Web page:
A female Arab author claims a “cherished victory” by forcing the University of Texas to scrap the publication of an anthology of women’s voices from the Middle East – because two of the twenty-nine writers were Israeli.
The Center for Middle Eastern Studies at UT Austin was planning to publish the book in honor of the late American scholar Elizabeth Fernea, a professor there whose life and work were focused on the Middle East.
At first, novelist Huzama Habayeb was delighted to contribute as one of fifteen Arab writers. But that turned to “horror,” as a Gulf News editorial put it, when she realized that the collection would also feature two Israeli women, Yehudit Hendel and Orly Castel-Bloom. Habayeb withdrew her manuscript, complaining to the Center that Israel is an “occupier” of her land “Palestine” – although she was born in Kuwait, raised in Jordan, lives in Dubai, and has never set foot in Israel.
The university accepted her withdrawal but moved forward with plans to publish. Taken aback by this, Habayeb determined to ban the book altogether. She urged other Arab contributors to withdraw their manuscripts. A friend, Egyptian novelist Radwa Ashour who is married to a Palestinian poet, was the first to go along. Then others got onboard.
The Center shrugged and said the book was already at the printers and would be published as is. Habayeb wasn’t about to give up. “There are academic boycott movements around the world protesting the Israeli occupation,” she said, then incorrectly claimed that “the only two countries where they don’t exist are the United States and Israel.” She threatened to embarrass the university: “It doesn’t need a genius to figure out that the Texas center wanted to resolve the issue quickly and silently.”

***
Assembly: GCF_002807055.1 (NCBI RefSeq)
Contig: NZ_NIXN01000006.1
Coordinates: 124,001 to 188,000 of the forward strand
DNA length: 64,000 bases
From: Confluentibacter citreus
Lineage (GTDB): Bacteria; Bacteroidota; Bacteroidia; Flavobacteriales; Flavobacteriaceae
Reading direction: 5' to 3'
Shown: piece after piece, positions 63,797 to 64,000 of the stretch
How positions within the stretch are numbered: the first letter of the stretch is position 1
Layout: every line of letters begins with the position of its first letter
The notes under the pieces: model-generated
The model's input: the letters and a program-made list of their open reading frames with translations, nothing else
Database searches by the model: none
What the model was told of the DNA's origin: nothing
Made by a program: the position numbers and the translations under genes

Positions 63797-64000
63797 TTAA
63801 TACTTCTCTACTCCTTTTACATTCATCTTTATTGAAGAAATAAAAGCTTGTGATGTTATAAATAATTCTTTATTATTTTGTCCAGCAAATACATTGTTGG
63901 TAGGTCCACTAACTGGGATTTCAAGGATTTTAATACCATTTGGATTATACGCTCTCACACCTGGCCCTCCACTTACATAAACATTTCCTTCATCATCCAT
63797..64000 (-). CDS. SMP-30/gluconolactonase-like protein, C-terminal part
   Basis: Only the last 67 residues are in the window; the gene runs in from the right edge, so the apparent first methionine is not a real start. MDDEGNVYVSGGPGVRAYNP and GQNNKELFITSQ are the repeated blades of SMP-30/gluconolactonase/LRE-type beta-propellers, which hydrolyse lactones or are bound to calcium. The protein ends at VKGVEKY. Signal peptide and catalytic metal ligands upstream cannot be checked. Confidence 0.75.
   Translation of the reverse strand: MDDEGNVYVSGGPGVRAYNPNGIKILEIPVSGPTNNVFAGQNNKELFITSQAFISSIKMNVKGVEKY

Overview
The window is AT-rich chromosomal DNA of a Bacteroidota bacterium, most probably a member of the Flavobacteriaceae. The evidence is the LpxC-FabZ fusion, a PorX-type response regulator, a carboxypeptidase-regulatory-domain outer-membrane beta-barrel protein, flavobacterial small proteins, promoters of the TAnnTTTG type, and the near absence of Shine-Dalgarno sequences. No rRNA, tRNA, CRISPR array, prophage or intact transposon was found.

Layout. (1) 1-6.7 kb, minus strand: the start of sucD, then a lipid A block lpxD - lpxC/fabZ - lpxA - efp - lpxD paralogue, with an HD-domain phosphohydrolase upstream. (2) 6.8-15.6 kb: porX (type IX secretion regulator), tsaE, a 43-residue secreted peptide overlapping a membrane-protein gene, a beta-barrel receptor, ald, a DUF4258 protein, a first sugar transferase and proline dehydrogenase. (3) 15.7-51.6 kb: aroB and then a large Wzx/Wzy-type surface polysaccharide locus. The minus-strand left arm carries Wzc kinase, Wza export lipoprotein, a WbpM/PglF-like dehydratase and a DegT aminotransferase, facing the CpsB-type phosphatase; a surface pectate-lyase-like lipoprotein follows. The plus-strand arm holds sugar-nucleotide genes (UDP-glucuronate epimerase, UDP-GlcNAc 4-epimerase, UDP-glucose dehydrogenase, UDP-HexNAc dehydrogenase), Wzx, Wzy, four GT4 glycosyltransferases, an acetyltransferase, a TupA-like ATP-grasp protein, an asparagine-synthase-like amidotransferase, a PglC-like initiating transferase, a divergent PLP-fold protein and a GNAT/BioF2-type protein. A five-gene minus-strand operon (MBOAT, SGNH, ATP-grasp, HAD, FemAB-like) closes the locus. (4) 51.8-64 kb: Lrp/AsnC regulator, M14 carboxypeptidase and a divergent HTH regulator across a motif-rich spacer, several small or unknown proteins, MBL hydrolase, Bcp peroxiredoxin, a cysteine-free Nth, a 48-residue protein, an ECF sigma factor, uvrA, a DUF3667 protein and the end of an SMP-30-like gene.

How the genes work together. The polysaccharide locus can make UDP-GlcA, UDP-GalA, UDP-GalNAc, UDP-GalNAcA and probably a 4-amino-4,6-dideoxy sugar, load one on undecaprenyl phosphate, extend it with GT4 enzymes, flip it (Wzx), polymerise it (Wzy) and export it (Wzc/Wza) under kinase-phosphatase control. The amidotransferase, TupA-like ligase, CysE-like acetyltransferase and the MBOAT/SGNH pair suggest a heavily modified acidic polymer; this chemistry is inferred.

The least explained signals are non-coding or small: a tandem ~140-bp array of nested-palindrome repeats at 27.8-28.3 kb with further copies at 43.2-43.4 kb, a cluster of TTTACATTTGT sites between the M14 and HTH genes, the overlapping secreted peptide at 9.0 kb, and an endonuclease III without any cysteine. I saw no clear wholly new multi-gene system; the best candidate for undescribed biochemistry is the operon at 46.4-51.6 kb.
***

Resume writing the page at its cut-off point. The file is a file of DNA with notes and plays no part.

According to Dr. Kamran Scot Aghaie, the Center’s director, twelve authors asked to withdraw their contributions from the volume, with one additional request from the translator of another submission. “All the Arab writers whom I managed to contact withdrew their contributions,” Habayeb exulted.
The Center for Middle Eastern Studies refused to censor or discriminate against the Israelis, but the boycott led to enough withdrawals to make the book project no longer viable, so the publication was discontinued. Habayeb crowed to the Dubai-based website Gulf News,
I am so proud of having the book cancelled. I am a Palestinian and to achieve this, to be able to resist the illegal Israeli occupation of my homeland is something that I will cherish forever. It is my own victory in the struggle.
An opinion piece in the Gulf News gleefully reported that “Habayeb has a smile on her face this morning” and described her actions as “those of a resistance fighter.” It insisted that “academics the world over need to ensure that Israel is isolated for its immoral and illegal actions in occupying Palestine and repressing the Palestinian people.” (Dr. Aghaie offers another perspective on that: “The unfortunate reality is that in Middle Eastern Studies sometimes politics trumps academic ideals.”) The editorial closes by saying that “the pen is mightier than the sword” – an odd moral to draw from the censorship of nearly thirty writers.
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